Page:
The most effective leadership for change in this direction can come from the Chief Justice of India and the Supreme Court. If the Supreme Court collegium were to take the performance record of a high court chief justice in the management of the district judiciary ‘s service to constitutional consumers in the State concerned, then high courts would possibly ensure the creation of research and statistical units in each district court as engines of service to constitutional consumers.

XIV. Law Innovation Centers & A Service Chain

Chief Justices of high courts are the chancellors for the National Law Universities in India. For most of them the Chief Justice of India is the Visitor. Hence these Chief Justices combined can create Law Innovation Centers in each of their respective Law Universities. Legal education will attain meaning as it serves as a resource base for providing trained manpower for each district and the constitutional justice at the district level increasingly becomes the focus of purposeful research in association with the research units of the district courts. Law students of national law universities will then probably not be heard muttering that after coming to the university through an all India competitive exam, they found that they had lost the reason to be there. The students would become gainers not losers as class room teaching is sharpened by ground reality of the districts. Since the entire network of legal aid is under the Chief Justice of India and the Chief Justices of High Courts, legal education, the judicial service and lawyering unite to serve the goal of constitutional justice to constitutional consumers in each district of India. The constitutional superintendence by the high courts of the district courts will make the high court’s auditors of constitutional consumers served in each district and in turn will make the Supreme Court as the supreme judicial monitoring agency of the entire service chain from the district to the Supreme Court. The question is whether the judges at the commanding heights of the judiciary have the conscience and the will to do this, given that they are wholly unaccountable in their extra-constitutional functions of legal aid, legal education, foreign trips and judicial administration?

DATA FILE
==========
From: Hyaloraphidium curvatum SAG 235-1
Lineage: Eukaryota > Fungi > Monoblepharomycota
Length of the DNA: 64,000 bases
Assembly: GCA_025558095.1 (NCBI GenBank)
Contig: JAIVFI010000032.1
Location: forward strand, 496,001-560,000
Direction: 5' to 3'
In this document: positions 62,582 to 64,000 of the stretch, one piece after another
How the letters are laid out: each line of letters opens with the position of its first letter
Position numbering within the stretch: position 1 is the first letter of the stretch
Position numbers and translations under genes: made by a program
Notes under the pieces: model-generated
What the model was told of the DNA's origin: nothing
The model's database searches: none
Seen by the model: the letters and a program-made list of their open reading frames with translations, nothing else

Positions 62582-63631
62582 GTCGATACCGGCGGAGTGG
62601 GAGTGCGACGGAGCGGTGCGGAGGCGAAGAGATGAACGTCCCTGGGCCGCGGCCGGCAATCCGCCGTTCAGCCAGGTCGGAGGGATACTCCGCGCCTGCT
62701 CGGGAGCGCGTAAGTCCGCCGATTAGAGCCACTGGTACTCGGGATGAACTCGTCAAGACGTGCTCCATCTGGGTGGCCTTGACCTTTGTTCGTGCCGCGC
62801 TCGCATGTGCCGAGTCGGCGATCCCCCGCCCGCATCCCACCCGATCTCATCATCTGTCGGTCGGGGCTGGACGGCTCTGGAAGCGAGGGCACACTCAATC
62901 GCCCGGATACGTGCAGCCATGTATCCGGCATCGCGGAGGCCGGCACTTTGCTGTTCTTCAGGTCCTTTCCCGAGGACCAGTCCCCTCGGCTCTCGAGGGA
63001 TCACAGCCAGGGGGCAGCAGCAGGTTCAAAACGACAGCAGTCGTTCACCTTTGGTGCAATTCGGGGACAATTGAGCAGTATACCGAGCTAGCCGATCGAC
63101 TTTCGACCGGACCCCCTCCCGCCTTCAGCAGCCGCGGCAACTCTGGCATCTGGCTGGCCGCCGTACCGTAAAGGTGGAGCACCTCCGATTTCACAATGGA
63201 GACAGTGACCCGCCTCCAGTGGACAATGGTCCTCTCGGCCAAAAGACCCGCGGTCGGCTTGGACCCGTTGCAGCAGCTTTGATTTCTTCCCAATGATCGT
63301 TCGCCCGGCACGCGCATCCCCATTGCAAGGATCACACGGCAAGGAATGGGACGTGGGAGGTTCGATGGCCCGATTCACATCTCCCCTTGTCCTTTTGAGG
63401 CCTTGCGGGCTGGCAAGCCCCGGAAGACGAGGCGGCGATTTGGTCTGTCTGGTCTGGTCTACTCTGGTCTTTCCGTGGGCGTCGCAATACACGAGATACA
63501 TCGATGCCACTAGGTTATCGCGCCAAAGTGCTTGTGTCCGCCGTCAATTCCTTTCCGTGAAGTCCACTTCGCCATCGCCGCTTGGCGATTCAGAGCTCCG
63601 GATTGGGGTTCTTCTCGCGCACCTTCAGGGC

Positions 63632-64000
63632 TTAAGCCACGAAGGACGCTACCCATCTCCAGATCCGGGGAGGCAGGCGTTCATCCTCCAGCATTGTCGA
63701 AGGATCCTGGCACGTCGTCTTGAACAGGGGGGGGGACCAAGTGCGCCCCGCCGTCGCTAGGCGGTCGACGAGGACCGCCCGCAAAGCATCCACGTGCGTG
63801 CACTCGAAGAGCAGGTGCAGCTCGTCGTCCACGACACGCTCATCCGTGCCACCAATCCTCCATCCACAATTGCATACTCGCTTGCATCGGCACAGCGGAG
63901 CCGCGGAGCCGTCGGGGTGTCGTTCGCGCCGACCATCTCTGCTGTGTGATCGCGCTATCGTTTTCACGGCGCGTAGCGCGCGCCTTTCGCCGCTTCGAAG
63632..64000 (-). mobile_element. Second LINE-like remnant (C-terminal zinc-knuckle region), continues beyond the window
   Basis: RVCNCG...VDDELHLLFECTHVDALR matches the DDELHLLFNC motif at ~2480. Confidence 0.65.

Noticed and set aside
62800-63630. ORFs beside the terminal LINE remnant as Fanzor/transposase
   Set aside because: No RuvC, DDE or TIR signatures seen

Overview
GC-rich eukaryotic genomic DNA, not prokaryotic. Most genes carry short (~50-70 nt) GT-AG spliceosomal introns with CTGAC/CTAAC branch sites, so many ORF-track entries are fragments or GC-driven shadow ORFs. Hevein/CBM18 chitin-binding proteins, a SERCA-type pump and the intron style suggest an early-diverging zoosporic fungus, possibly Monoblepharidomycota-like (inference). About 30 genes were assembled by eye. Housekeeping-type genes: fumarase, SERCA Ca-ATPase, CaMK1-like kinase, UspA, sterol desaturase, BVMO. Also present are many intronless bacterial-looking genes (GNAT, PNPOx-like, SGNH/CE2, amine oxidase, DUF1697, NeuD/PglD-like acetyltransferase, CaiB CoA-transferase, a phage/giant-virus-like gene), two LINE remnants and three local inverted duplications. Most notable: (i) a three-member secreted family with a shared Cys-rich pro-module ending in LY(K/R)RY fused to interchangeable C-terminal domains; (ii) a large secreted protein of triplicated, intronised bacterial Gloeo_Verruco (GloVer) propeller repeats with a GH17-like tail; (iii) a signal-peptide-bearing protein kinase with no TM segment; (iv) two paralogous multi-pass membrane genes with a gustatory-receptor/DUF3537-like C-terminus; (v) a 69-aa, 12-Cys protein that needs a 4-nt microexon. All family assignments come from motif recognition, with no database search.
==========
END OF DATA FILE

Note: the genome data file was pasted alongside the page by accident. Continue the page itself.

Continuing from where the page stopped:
References:

[i] S. P. Gupta vs UoI, AÍR 82 SC 192; Subhash vs UoI, A’1991 SC 631; Supreme Court Advocated on Record Association vs UoI, (1993) 4 SCC 441; In Re Presidential Reference, A’1999 SC 1; Supreme Court Judge V. Ramasawami’s Impeachment Motion in Parliament on May 10, 1993 after he was found guilty by the Statutory Committee of a sitting Judge of Supreme Court, Chief Justice of Bombay High Court and a Retired Judge of Supreme Court constituted under the Judges’ Inquiry Act. The motion failed due to abstention from the House by 205 Congress MPs.

[ii] All India Judges’ Association & Ors.  v. Union of India & Ors. (2002) 4 SCC 247; P. Ramachandra Rao v. State of Karnataka [JT 2002(4) SC 92]; Brij Mohan Lal v. Union of India & Ors. (2012) 6 SCC 502; Malik Mazhar Sultan & Anr.   v. Uttar Pradesh Public Service Commission & Ors., Appeal (C)No. 1867 of 2006, Order dated 04.01.2007; Imtiyaz Ahmad v. State of U.P. & Ors., (2012) 2 SCC 688. Anita Khushwa vs Pushpa Sadan 2016(7) SCALE 235.